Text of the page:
Progress in hybrid-silicon photonic integrated circuit technology

Adding III-V materials to the silicon-on-insulator platform enables increasingly complex devices, making it well-positioned to address energy-efficient, compact, and low-cost photonic applications.
04 February 2013
Martijn J. R. Heck, Michael L. Davenport and John E. Bowers

Photonic integration is the technology that allows the combination of different optical components, such as lasers, modulators, and photodetectors, on a single photonic chip. Such devices are known as photonic integrated circuits (PICs). The prospect of medium- and large-scale integration, with tens to hundreds of components on a single chip, is a major driver for research on silicon photonics in the silicon-on-insulator (SOI) platform. The SOI fabrication infrastructure is compatible with the mature and high-quality CMOS technology, which is robust and reproducible and has high yield. It is possible to make PICs in the SOI platform on large 200mm-diameter wafers, and this allows for low cost and high volumes. Since these PICs can operate at wavelengths of 1.3 and 1.55μm, prime application candidates are telecommunication and interconnects.1

The SOI platform offers an almost complete suite of photonic components, including filters, (de)multiplexers, splitters, modulators, and photodetectors. However, electrically pumped efficient sources on silicon remain a challenge due to this substance's indirect bandgap.

The integration of III-V materials, such as indium phosphide (InP), gives the SOI platform access to the complete suite of high-speed and efficient III-V-based photonic components. The hybrid-silicon complex heterogeneously incorporates III-V functionality on the SOI platform by means of molecular wafer bonding.2 Hybrid-silicon III-V waveguides have the properties of the III-V material, such as gain, high-speed modulation, and photodetection, but are still located on an SOI circuit (see Figure 1). We can use tapered-mode converters to change a hybrid mode into a mode that resides fully in the silicon waveguide. We can also fabricate the active III-V components with lithographic precision and alignment accuracy, thereby enabling large-scale integration. This is done in a back-end process after the SOI fabrication, which means we avoid contamination of a CMOS foundry and that the III-V manufacturing is in principle fully compatible with the SOI-CMOS fabrication procedure. The hybrid-silicon platform combines the maturity and scale of CMOS processing and SOI photonics with essential III-V functionality and, as such, is unique and well-positioned for medium-scale photonic integration.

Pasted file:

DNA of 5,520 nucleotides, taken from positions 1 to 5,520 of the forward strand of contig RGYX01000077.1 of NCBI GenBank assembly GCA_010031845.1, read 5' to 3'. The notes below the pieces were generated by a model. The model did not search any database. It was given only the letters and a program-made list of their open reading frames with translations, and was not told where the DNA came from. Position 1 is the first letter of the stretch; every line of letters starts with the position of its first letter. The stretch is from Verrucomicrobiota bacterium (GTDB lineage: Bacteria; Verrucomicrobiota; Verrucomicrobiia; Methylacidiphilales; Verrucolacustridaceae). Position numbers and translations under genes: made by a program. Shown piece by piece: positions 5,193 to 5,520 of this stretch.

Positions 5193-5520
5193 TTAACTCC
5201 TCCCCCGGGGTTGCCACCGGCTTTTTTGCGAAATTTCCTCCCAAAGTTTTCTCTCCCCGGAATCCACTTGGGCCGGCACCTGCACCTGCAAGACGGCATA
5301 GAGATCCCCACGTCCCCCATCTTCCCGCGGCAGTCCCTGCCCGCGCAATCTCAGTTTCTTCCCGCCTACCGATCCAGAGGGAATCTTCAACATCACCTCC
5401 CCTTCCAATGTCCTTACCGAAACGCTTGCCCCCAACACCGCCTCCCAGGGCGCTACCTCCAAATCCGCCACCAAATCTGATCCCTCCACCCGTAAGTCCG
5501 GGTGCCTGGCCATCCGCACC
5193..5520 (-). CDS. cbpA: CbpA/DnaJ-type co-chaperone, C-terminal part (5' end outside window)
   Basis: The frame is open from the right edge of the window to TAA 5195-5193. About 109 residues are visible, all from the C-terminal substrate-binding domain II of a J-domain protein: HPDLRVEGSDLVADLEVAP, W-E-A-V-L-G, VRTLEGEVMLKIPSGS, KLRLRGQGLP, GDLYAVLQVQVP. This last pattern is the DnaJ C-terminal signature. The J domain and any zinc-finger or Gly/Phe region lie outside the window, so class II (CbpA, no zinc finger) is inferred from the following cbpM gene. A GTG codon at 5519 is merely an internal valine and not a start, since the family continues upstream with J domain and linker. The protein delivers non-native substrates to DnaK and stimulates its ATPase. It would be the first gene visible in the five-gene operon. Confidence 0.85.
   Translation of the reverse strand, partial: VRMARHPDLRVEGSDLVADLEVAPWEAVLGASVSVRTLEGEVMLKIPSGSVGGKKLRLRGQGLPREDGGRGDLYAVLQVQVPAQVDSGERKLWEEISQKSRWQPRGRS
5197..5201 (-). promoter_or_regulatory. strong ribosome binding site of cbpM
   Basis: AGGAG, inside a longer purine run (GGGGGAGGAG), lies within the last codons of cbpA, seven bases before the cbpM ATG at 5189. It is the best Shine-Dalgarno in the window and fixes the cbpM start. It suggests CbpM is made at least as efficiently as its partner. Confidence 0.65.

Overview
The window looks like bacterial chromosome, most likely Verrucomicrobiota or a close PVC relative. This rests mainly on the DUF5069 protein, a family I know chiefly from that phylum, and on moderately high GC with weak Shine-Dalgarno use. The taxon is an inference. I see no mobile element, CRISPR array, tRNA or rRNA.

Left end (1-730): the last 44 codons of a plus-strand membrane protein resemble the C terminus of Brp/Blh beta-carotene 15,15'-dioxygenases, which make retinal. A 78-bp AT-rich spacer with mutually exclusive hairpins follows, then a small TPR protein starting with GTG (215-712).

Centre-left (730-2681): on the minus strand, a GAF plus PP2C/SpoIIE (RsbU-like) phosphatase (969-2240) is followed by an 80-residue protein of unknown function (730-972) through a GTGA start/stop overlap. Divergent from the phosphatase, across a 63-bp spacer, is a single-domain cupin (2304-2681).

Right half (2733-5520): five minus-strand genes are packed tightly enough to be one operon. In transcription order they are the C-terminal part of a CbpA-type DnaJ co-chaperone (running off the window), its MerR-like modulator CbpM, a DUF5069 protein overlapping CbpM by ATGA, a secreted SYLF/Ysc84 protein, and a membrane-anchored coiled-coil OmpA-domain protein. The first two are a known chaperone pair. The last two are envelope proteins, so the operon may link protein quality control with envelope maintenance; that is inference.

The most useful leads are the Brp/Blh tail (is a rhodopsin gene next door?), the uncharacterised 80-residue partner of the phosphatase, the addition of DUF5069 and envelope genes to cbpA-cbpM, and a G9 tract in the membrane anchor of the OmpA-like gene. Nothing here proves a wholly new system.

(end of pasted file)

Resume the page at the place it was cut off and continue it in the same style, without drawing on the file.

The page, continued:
Figure 1. Diagram showing a hybrid-silicon III-V optical amplifier integrated with a silicon waveguide (bottom) and the hybrid waveguide cross section (top). Tapered-mode converters form the interface between the silicon and hybrid waveguide. The optical mode (white) overlaps with both the silicon waveguide and the III-V quantum wells (red). The top p-contact and the lateral n-contacts (yellow) provide electrical current. The device achieves current confinement by ion implanting the p-mesa (dashed). SOI: Silicon on insulator.